The convictions and gifts of these thoughtful leaders and philanthropists provide the underpinnings for the Samuel Zell & Robert H. Lurie Institute for Entrepreneurial Studies at the Ross School of Business at the University of Michigan. Their dedication of funding, time, and expertise has helped the Business School to become an important contributor to the type of entrepreneurial talent and education, necessary to sustain a competitive advantage in today's global economy shaped largely by innovation.
Samuel Zell and Robert H. Lurie
The Institute's namesakes, whose entrepreneurial ascent began as University of Michigan students in the early 1960's, are icons of American business success. While studying at Michigan, Sam Zell and Robert Lurie established a realty management service and began buying apartment buildings in Southeastern Michigan. Their entrepreneurial endeavors over the years grew into a successful business empire in oil, gas, insurance, and the nation's largest apartment and office property real estate investment trusts - Equity Residential Properties Trust and Equity Office Properties Trust. Today, Sam Zell serves as chairman of the board of both companies, which are headquartered in Chicago. Robert Lurie died in 1990 at the age of 48. His wife, Ann, is an active investor and philanthropist who together with Sam Zell, jointly committed a $10 million gift to establish the Samuel Zell & Robert H. Lurie Institute for Entrepreneurial Studies at the Business School in 1999.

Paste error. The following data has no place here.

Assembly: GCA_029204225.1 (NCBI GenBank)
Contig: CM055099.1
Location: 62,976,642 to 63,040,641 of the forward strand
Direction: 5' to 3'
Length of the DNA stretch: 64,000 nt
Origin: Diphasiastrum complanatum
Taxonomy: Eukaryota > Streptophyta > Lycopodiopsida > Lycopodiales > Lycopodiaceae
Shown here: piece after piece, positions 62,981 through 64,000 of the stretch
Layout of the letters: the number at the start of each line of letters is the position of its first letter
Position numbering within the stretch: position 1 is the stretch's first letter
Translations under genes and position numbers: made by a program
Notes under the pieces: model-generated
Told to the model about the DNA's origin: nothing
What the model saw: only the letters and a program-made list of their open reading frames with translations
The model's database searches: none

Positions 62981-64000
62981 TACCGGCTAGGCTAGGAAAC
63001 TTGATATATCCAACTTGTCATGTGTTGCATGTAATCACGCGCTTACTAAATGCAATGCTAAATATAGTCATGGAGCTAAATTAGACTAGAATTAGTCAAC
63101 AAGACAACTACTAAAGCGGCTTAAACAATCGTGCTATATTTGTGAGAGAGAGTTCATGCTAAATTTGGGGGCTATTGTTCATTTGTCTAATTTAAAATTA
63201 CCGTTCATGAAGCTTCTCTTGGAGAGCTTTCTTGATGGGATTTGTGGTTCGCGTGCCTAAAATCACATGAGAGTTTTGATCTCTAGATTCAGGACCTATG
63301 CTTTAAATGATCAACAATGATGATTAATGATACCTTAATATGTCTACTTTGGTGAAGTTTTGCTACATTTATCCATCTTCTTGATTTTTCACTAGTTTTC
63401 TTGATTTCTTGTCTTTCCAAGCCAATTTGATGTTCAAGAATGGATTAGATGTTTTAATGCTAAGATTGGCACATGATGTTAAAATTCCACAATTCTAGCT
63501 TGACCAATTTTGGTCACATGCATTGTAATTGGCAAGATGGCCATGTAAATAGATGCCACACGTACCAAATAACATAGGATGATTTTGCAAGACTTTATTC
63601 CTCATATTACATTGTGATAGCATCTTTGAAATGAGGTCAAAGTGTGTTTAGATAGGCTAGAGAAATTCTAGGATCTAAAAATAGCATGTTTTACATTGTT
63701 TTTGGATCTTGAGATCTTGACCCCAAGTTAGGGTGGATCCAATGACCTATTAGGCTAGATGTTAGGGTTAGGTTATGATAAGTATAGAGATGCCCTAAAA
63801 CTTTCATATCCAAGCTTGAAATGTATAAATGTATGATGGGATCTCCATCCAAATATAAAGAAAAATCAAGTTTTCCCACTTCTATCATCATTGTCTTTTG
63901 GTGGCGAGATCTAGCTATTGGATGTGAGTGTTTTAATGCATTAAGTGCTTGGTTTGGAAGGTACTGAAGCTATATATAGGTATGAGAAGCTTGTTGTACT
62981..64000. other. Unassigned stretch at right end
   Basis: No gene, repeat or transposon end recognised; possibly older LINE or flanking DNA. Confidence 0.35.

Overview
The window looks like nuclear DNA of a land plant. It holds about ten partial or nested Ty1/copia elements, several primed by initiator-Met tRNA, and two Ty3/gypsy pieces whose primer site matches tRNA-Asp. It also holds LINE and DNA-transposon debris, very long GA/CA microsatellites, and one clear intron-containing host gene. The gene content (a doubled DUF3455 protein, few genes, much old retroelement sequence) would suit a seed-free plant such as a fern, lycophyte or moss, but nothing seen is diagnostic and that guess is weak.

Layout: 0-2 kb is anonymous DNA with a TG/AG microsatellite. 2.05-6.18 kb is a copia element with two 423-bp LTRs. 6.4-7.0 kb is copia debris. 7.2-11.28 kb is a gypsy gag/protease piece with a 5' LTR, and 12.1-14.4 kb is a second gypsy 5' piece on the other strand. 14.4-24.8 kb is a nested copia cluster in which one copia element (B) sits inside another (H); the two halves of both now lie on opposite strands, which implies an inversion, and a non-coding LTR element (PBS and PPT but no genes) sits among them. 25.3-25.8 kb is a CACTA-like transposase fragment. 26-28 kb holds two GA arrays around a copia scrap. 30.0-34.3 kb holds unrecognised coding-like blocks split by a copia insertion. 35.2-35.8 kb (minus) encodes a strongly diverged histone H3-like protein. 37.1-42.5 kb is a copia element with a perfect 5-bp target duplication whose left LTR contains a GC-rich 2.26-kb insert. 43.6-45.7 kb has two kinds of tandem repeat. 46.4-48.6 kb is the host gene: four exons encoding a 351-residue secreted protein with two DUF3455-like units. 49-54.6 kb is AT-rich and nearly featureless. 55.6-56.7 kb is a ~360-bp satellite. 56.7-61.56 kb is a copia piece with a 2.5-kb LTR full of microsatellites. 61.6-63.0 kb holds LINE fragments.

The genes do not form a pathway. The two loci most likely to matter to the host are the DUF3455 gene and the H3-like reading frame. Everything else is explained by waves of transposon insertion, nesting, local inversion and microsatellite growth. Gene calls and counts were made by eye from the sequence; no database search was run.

Michigan counts Ann Lurie as one of its most generous benefactors. In 1993, a $12 million commitment led to the construction of the Robert H. Lurie Engineering Center and the landmark Ann and Robert H. Lurie Tower, a carillon located on North Campus. Additionally, Ann has recently pledged $25 million to support focused efforts in biomedical engineering and integrated microsystems, bolstering interdisciplinary programs that offer tremendous opportunities to improve the quality of everyday life. Her gifts to the School of Social Work grew out of Ann's sensitivity to the needs of children and families. The Marion Elizabeth Blue Professorship, dedicated to the memory of her mother, gave Social Work its first endowed chair.
Ann Lurie's philanthropic reach extends well beyond the University of Michigan. She has devoted considerable resources to cancer prevention and treatment research at the Robert H. Lurie Comprehensive Cancer Center at Northwestern University, endowed by endowed by Mrs. Lurie in 1990. In 2001, she committed the lead funding for the 12-story Robert H. Lurie Medical Research Center on the Northwestern University Medical School Campus, completed in 2004. Numerous Chicago-based entities have also benefited from Ann's generosity. Internationally active as well, Ann has personally founded and funded a preschool for Maasai children in a remote area of southeastern Kenya, along with a fully staffed mobile clinic that provides medical care for approximately 12,000 Maasai who reside in the area. She has constructed 20 schools in Ethiopia in cooperation with Save the Children and supports both an archaeological excavation on the Giza plateau and the Trust for Africa Rock Art.